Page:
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Pediatric localized intestinal lymphangiectasia treated with resection

Authors Mari J, Kovacs T, Pasztor G, Tiszlavicz L, Bereczki C, Szucs D

Received 15 November 2018

Accepted for publication 16 January 2019

Published 11 February 2019 Volume 2019:12 Pages 23—27


Checked for plagiarism Yes

Review by Single anonymous peer review

Peer reviewer comments 2

Editor who approved publication: Professor Ronald Prineas

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Judit Mari,1 Tamas Kovacs,1 Gyula Pasztor,2 Laszlo Tiszlavicz,3 Csaba Bereczki,1 Daniel Szucs1

1University of Szeged, Department of Pediatrics, Szeged, Hungary; 2University of Szeged, Department of Radiology, Szeged, Hungary; 3University of Szeged, Department of Pathology, Szeged, Hungary

Introduction: Primary intestinal lymphangiectasia (PIL) is a very rare disorder usually diagnosed before the third year of life or later in adulthood, presenting with pitting edema, hypoproteinemia and low immunoglobulin levels. The location and the extent of the affected bowel greatly influence the clinical manifestation. The localized or segmental form of PIL is extremely rare with only five pediatric cases reported worldwide.
Case presentation: A 10 year-old Caucasian boy presented with 3 months history of recurrent abdominal pain and a 1 month history of diarrhea. An ultrasound scan was performed on two separate occasions 10 days apart, revealing a growing cystic mass on the right side of the abdomen, in front of the psoas muscle. Subsequently an MRI scan confirmed that the mass originated from the mesenteries and infiltrates a short segment of the small bowel. Surgical resection of the affected segment was performed. Histopathological examination of the removed segment of ileum was consistent with intestinal lymphangiectasia. We could not identify any associated genetic syndromes or any other conditions that could have caused secondary intestinal lymphangiectasia. The patient’s recovery from surgery was uneventful and no recurrence was observed in the following 4 years.
Conclusion: Despite being a benign condition, mortality of PIL can be as high as 13% due to the difficulties associated with the management of the disease. PIL should be considered as a rare but potential cause for an abdominal mass, even in the older child, when cystic mesenterial involvement might be seen on ultrasound or MRI. In selected cases of PIL affecting only a short segment of the bowel or following unsuccessful conservative treatment, surgical resection of the affected bowel segment can be curative.

Keywords: surgery, children, abdominal pain, abdominal mass, follow-up


Primary intestinal lymphangiectasia (PIL), also called as Waldman’s disease is a rare disorder usually diagnosed before 3 years of age or later in adulthood1 presenting with protein-losing enteropathy, hypoproteinemia and consequent clinical edema.2 PIL is thought to be a congenital disorder with abnormal lymphatic drainage of the small bowel. The pathophysiology of the disorder is poorly understood. According to one of the proposed theories, lymphatic hypoplasia leads to obstruction of lymph flow of the intestines.3 Several genes have been identified, which are responsible for lymphogenesis such as VEGFR3, SOX18, FOXC2, CCBE1.4 PIL might present with a wide range of abnormal laboratory biochemical values and different symptoms based on the extent and exact location of the bowel segment involved. Histopathologic findings are characterized by the presence of lacteal juice, dilated mucosal and submucosal lymphatic vessels shown also in the serosa.1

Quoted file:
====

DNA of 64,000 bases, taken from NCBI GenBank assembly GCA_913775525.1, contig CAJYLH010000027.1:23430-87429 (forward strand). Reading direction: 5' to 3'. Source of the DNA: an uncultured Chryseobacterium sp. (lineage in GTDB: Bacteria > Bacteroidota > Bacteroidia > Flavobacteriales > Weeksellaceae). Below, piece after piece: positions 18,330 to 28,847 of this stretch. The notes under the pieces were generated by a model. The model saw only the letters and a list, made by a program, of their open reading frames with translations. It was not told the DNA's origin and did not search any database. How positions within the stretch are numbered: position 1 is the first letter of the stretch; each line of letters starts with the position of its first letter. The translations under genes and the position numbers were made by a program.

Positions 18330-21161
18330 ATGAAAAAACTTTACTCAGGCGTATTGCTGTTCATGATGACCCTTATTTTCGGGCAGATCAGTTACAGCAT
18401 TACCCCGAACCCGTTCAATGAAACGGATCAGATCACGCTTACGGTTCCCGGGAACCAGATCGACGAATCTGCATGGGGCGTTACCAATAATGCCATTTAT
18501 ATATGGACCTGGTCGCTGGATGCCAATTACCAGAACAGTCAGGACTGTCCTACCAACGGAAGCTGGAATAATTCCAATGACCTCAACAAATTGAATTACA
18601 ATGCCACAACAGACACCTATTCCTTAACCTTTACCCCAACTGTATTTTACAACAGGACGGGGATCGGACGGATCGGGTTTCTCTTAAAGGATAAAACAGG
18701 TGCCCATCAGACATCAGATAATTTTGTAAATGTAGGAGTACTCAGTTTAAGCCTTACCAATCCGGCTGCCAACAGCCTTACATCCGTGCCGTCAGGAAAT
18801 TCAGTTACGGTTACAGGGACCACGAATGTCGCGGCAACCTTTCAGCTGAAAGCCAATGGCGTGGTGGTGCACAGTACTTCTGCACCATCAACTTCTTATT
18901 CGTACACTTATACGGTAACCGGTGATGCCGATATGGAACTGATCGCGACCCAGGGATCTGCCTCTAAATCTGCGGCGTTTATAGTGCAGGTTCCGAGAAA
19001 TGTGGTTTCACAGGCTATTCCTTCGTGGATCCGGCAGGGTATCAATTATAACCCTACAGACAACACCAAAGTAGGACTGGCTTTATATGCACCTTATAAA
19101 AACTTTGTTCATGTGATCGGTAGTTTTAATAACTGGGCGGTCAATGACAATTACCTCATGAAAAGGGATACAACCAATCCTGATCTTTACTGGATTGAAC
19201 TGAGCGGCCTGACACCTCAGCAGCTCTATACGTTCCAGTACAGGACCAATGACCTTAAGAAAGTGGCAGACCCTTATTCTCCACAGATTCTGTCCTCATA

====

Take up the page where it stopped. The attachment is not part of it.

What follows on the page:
The condition rarely presents in the older child and usually involves a larger bowel segment if not generalized. Localized form of PIL is extremely rare with only five pediatric cases reported in the literature.

The authors present a case of a 10-year-old boy, with abdominal pain, with a localized mass in front of the right psoas muscle involving the mesenteries, successfully treated with surgical resection.

Case presentation

A 10-year-old boy presented to our outpatient clinic with abdominal pain. He reported recurrent epigastrial pain for the past 3–4 months, which has increased in severity and frequency, thus prompting the parents to seek medical help. The patient also developed diarrhea during the last month prior to presentation. On closer questioning, he described awakening at night with pain, accompanied by sweating and extreme paleness during the painful episodes. The description of the symptoms was alarming, prompting further investigation.

On clinical examination he did not have specific findings: he was pale and his lower abdomen was tender and full. Routine full blood count and biochemistry revealed normal values apart from a slight normocytic anemia, the patient was found to have normal immunoglobulin levels. A subsequent abdominal ultrasound (US) showed an ~20–22 mm-wide band-like cystic mass stretching in front of the right psoas muscle and above the bladder. A follow-up US 10 days later, by the same radiologist identified a gross increase in the size of the abdominal mass, now dislocating the bowels and causing an obstruction (Figure 1). In order to specify the exact location, origin and nature of the mass, an abdominal MRI scan was performed. Based on the imaging, we had a strong suspicion of dealing with a solid tumor originating from the retroperitoneal space or the mesenteries (Figure 2).

Figure 1 Band-like cystic mass seen on the follow-up ultrasound.

Figure 2 MRI showed multilocular cystic mass involving the mesenteries.